One of the biggest problems with MTBI is that most people do not realize that something is wrong until it is too late. If there is no penetration or bleeding, most will try to just shake it off. However, brain injuries can be incredibly complex, and with the brain being center of all activity of our body, damages done to it can affect nearly anywhere else in our body, both physical and mental limitations. Sudden head injuries tend to take us to the emergency room, where time is of the essence, and physicians are only looking for severe brain injuries. This means that minor injuries may go unnoticed. Patients will be told that they are fine, only to develop symptoms in the future which, by that time, will not be attributed to a mild head injury from months previously.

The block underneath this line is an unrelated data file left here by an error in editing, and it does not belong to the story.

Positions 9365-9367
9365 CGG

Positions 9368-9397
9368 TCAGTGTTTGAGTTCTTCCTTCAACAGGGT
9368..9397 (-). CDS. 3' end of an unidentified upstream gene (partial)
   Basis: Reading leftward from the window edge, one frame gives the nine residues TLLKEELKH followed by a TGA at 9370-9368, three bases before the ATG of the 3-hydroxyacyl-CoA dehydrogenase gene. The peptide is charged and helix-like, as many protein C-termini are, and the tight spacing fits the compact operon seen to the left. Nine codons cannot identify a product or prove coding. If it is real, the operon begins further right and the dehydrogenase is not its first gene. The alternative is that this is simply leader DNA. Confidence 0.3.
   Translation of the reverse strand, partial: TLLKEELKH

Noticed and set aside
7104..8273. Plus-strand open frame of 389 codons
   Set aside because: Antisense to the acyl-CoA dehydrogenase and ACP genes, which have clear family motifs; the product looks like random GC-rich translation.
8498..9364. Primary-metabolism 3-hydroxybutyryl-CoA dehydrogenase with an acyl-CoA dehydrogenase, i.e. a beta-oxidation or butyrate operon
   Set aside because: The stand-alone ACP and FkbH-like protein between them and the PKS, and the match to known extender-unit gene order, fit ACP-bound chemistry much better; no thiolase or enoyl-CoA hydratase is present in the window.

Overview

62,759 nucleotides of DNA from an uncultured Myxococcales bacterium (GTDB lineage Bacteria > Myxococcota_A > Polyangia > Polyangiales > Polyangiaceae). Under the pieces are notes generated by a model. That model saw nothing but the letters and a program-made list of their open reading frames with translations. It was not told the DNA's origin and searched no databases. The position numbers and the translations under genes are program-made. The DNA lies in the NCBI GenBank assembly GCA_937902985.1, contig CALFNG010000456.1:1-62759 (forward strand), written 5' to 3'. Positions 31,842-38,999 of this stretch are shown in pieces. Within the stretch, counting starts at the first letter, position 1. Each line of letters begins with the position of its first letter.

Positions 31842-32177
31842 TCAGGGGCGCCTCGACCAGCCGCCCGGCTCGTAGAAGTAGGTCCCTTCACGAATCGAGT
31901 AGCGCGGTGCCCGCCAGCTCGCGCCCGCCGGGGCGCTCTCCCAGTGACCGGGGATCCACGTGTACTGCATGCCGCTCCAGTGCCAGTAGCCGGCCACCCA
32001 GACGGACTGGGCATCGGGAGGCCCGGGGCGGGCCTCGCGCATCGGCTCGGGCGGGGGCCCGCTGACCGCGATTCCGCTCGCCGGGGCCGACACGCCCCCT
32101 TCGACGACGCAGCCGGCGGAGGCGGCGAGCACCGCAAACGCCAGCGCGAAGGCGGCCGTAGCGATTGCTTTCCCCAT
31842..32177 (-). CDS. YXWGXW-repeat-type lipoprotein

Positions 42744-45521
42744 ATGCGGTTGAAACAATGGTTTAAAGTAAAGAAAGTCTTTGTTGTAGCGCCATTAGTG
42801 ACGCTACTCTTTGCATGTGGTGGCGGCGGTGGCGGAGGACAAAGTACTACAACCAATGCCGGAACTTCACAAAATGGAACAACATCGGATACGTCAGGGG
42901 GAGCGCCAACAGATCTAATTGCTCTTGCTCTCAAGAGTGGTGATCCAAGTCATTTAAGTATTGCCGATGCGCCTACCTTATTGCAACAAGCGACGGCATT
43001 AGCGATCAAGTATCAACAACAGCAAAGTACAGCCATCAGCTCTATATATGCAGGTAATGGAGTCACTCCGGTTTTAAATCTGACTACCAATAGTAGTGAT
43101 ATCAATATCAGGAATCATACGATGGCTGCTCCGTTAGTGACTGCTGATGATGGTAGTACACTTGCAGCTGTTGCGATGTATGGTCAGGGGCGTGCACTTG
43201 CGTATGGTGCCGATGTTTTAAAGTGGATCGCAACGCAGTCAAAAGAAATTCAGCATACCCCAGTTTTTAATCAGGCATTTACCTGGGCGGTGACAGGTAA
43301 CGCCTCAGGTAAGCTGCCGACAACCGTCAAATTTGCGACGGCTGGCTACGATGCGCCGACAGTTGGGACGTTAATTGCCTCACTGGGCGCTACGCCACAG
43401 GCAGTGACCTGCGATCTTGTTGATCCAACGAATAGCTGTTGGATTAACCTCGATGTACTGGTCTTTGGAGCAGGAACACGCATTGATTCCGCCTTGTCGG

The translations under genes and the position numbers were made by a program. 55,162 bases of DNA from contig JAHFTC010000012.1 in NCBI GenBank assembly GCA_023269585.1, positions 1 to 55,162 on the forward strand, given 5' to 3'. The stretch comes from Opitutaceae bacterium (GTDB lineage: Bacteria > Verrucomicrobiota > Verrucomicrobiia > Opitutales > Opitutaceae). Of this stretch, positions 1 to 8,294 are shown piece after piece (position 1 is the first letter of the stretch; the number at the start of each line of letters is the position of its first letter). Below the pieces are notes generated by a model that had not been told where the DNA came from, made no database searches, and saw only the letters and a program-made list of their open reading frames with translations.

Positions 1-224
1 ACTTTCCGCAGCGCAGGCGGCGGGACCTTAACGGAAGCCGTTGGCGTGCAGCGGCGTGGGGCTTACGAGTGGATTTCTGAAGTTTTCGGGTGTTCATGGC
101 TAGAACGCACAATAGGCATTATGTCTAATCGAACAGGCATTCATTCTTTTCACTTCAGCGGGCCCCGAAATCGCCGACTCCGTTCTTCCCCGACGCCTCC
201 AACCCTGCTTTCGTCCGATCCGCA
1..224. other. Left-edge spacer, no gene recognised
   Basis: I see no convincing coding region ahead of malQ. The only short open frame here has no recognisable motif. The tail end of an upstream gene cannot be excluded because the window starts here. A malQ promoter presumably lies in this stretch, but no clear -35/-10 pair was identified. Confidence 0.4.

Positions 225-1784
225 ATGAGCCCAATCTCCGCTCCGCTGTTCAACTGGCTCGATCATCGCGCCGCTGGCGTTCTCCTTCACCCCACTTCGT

Below are some symptoms that are associated with MTBI. Most can also be attributed to other disorders, so correct diagnosis is typically missed, and the patient is sometimes then accused of fabricating symptoms and/or not taken seriously.

Symptoms of MTBI

  • Difficulty cognitively figuring out new things
  • Being disorganized in approach to new problems
  • Having difficulty completing activities in a reasonable amount of time
  • Becoming easily frustrated, irritable, or having outbursts of anger or rage
  • Problems with word finding or selection
  • Hypersensitivity to light or sound
  • Problems with concentrating and being easily distracted
  • Problems with short-term memory
  • Becoming more forgetful
  • Increased frequency of headaches
  • Increased impulsiveness, impatience, risk-taking, rudeness, or social impropriety
  • Fatigue
  • Problems reading letters and words
  • Difficulty in understanding what others are saying
  • Confusion in telling right from left
  • Getting lost easily
  • Decreased libido
  • Seizures
  • Sensory problems with vision, hearing, taste, smell, sensation
  • Emotional difficulties (depression, fear, nightmares)